No "coconut telegraph," Hawaiian Telcom, through its operating subsidiaries, provides modern telecommunications services to residential and business customers in the island state. The company has almost 400,000 local access lines (aka landlines) in service, serving about one-third of the state's 1.3 million people. It also provides long-distance phone service to about 200,000 customers and broadband Internet access to about 100,000 customers. Hawaiian Telcom resells wireless communications services through an agreement with Sprint Nextel, but wireless services only account for 1% of sales. The company has been in operation since 1883.
Hawaiian Telcom has some 85 offices around the state for administrative facilities, call centers, and customer service sites.
Sales and Marketing
The company’s number of business and residential customers are split pretty evenly, but business customers generate more revenue. The United States Pacific Command is one of its largest customers, and the state’s various resorts and tourist destinations are also top customers.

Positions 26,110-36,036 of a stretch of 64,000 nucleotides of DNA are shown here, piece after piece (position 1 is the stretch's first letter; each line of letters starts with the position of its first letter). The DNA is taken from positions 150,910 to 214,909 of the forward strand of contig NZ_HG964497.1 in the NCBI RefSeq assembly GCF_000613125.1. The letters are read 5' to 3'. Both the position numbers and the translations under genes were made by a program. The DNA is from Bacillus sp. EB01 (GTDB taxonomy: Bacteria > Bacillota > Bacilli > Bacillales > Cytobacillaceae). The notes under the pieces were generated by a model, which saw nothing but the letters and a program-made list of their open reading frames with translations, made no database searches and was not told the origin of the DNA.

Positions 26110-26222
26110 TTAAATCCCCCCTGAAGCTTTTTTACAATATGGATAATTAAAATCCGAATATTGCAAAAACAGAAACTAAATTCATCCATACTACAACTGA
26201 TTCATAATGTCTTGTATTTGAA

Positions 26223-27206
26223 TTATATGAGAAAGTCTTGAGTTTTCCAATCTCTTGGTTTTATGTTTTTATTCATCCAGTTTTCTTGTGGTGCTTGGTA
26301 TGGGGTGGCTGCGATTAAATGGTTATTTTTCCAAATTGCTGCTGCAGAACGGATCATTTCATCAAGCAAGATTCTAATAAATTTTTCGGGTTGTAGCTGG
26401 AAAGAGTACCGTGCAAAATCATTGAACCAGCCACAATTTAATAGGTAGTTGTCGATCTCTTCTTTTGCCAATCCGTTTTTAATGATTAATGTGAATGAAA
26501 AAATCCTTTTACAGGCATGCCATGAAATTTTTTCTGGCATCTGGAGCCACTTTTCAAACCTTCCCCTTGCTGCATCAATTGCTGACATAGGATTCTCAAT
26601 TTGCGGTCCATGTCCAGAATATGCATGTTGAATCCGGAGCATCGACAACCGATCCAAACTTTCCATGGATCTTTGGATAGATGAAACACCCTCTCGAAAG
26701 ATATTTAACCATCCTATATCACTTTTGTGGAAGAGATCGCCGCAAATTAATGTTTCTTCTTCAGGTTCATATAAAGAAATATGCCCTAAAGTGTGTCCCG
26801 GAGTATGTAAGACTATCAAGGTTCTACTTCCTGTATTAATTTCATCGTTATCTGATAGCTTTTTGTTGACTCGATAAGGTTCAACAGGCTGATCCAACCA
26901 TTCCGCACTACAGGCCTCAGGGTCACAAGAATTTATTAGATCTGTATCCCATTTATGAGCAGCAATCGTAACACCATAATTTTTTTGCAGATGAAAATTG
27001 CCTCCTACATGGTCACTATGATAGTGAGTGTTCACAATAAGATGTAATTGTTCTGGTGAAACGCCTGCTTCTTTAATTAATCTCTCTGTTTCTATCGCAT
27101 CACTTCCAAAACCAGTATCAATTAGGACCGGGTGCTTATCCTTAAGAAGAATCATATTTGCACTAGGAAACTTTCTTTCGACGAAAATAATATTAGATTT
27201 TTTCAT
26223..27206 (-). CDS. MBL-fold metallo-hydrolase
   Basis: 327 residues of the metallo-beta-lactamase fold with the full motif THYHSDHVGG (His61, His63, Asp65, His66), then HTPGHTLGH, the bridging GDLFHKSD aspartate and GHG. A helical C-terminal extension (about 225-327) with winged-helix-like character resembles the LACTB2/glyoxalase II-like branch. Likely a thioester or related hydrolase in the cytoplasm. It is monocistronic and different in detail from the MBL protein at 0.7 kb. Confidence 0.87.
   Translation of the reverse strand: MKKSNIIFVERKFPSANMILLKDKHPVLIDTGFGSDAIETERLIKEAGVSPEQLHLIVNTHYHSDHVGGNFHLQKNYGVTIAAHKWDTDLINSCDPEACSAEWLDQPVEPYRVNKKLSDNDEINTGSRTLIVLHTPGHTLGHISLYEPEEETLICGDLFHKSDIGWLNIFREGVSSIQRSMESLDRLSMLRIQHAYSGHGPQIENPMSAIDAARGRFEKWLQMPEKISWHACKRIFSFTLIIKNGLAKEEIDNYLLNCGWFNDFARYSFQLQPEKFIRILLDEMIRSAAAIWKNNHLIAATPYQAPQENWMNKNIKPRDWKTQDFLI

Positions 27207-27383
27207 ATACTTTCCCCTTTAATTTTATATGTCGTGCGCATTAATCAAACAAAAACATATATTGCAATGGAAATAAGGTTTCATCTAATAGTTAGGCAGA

Overall sales fell 2% in 2012 to $385 million as the company’s number of local access lines dropped 6%. Network access services, such as wholesale carrier data and subscriber line access charges, also fell. Hawaiian Telcom did see some growth in Internet service and its television service, Hawaiian Telcom TV, which launched in 2011.
Faced with mounting competition from mobile phone providers, as well as ISP's that offer computer telephony as an alternative to landlines, Hawaiian Telcom has struggled to grow its base of subscribers and bring in sufficient revenue to fund its operations. The company tries to differentiate itself from the competition by providing a higher level of customer service than its mainland rivals. Other ways it tries to combat competitive pressures include upgrading and upselling services to existing customers, winning back former customers, offering new products and features (such as TV), and controlling costs.
Mergers and Acquisitions
Since Hawaiian Telcom can’t compete with wireless providers, it is trying to brand itself as a provider of advanced communications and network services to business customers. To that end, in 2013 it bought data center services provider SystemMetrics Corporation for $16 million in cash.
The year before it bought the competitive local exchange carrier (CLEC) business of Honolulu-based Wavecom Solutions Corporation for $13 million. The deal added about 1,700 customers statewide and augmented the company's broadband fiber capacity.
In late 2008 the company filed for Chapter 11 bankruptcy, citing increased competition and economic volatility. It emerged nearly two years later with a decreased debt burden.